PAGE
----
Already, fuel prices have been brought down sharply. This could hurt Rajapaksa as it was during his time that prices shot through the roof even as the government was spending recklessly on grandiose infrastructure projects of little use to the masses and borrowing money at high rates from China.

The SLFP has pledged support to the 100-day plan, and it hopes to benefit from it. But if well-implemented, the Wickremesinghe-led UNP could also claim credit for the plan as it was a joint idea of the coalition that backed Sirisena’s presidency. Therefore, the UNP may do well in the elections. But there is also a possibility of the UNP and the SLFP coming together. In that case, Rajapaksa loyalists may leave the party and form their own cult-oriented, ultra-nationalistic, Sinhaha Buddhists party, functioning in the fringes of Sri Lanka’s political space as all extremist parties do.
Based on the complaint of Sri Lankan foreign minister Mangala Samaraweera, the attorney general has given the criminal investigation department the go-ahead to probe an attempted coup by Mahinda Rajapaksa and his supporters, including Supreme Court Chief Justice Mohan Peiris, to avert defeat in the presidential election. Rajapaksa’s brother Gotabaya, who was defence secretary, former foreign minister G.L. Peiris and Western Provincial councillor Udaya Gammanpila will also be investigated.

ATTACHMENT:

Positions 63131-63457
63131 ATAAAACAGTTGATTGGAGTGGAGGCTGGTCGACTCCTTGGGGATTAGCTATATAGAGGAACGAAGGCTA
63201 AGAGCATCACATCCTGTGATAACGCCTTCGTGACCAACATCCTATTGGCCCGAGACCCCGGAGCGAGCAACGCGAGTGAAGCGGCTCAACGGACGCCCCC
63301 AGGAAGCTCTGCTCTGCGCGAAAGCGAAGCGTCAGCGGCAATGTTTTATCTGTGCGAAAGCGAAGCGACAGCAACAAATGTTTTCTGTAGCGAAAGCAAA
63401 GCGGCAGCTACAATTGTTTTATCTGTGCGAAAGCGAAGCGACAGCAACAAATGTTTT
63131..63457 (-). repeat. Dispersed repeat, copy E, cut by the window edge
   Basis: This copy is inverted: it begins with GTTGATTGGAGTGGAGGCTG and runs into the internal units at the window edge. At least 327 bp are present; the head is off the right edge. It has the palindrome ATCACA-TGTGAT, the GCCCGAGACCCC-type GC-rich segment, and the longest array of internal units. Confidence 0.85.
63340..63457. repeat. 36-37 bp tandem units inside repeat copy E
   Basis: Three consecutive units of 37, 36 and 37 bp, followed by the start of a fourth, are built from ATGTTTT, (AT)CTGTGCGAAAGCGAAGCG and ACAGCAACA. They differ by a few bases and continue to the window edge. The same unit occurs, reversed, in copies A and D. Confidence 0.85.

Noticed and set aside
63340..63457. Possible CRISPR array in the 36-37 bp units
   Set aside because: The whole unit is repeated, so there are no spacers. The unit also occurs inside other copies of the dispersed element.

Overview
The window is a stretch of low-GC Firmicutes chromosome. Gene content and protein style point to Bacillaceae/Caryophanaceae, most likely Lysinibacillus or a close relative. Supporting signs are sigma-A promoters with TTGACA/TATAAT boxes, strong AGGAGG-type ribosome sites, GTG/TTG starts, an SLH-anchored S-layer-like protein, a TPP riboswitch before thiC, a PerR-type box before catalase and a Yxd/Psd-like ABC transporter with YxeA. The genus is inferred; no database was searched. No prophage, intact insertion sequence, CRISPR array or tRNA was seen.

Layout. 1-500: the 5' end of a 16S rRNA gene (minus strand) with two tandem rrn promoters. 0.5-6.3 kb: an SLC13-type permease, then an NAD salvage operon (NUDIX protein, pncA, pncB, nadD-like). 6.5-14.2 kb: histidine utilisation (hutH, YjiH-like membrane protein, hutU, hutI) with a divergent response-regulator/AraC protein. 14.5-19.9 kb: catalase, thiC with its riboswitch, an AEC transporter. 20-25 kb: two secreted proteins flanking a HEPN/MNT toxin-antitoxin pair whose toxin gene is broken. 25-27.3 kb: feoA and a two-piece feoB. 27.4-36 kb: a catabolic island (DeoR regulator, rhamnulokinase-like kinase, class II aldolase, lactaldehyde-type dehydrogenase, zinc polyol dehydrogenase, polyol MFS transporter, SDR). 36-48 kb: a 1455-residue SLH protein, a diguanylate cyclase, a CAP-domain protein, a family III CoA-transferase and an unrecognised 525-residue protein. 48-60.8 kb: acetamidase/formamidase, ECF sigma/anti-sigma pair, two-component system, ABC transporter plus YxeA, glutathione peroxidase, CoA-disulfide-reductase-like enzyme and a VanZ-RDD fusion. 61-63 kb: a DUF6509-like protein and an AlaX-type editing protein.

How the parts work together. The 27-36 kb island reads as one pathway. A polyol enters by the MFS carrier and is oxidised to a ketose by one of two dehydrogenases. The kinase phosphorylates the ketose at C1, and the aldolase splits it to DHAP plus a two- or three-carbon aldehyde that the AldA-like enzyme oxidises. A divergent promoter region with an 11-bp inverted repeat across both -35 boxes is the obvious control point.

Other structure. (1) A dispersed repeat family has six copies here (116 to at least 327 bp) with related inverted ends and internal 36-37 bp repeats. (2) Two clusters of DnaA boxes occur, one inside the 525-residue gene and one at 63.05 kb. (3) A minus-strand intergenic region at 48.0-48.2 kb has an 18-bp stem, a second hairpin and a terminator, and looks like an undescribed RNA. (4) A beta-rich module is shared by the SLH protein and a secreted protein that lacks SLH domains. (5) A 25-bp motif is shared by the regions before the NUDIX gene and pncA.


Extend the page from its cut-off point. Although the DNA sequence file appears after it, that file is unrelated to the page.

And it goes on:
The controversial chief justice is under extreme pressure to resign and make way for the reinstatement of his predecessor, Shirani Bandaranayake, who was sacked by Rajapaksa. Sources said Peiris is resisting in the hope that Rajapaksa will come back after the April parliamentary elections.
Tough challenges

Mahinda Rajapaksa
* Dealing with corruption charges
* Facing investigation into the allegations of attempted ‘coup’
* Upcoming parliamentary elections
* Retaining followers, as they might flock to Sirisena, the president
Maithripala Sirisena
* Regaining India’s lost trust
* Working with Wickremesinghe
* Keeping the public happy; justifying the anti-corruption drive, which they might see as a political vendetta
* Handling Rajapaksa loyalists in his own party, the Sri Lanka Freedom Party
Ranil Wickremesinghe
* Winning back the trust of the Sinhalese population, Rajapaksa’s vote bank
* Working together with Sirisena
* Improving diplomatic relations with India and China
* Ensuring corruption-free governance